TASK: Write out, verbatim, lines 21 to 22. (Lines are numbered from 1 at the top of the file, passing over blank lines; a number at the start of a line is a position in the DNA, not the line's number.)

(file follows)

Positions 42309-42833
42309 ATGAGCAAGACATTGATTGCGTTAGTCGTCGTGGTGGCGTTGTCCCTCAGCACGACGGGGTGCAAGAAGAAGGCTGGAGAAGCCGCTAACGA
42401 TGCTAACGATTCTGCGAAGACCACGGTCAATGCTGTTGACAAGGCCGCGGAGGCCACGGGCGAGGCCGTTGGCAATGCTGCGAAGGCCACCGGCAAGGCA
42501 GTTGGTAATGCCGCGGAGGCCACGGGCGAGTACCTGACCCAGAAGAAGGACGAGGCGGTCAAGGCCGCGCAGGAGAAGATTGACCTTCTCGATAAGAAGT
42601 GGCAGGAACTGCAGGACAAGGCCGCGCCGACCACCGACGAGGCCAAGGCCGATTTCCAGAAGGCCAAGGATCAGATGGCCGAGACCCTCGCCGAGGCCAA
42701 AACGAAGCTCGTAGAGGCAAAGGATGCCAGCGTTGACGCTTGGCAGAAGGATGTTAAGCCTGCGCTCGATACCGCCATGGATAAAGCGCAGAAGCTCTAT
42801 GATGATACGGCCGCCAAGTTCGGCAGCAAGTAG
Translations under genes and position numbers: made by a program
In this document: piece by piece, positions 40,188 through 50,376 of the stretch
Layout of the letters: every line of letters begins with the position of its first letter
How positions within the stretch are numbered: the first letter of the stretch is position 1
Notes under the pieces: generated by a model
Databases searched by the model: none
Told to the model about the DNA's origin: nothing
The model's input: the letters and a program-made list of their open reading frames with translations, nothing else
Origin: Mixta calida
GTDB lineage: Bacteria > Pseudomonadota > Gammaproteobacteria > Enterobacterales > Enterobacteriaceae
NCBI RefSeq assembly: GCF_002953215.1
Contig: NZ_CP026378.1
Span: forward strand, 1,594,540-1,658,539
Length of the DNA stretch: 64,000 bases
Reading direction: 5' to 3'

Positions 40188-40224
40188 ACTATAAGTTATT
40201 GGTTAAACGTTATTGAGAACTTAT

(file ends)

Length of the DNA stretch: 64,000 bases
Reading direction: 5' to 3'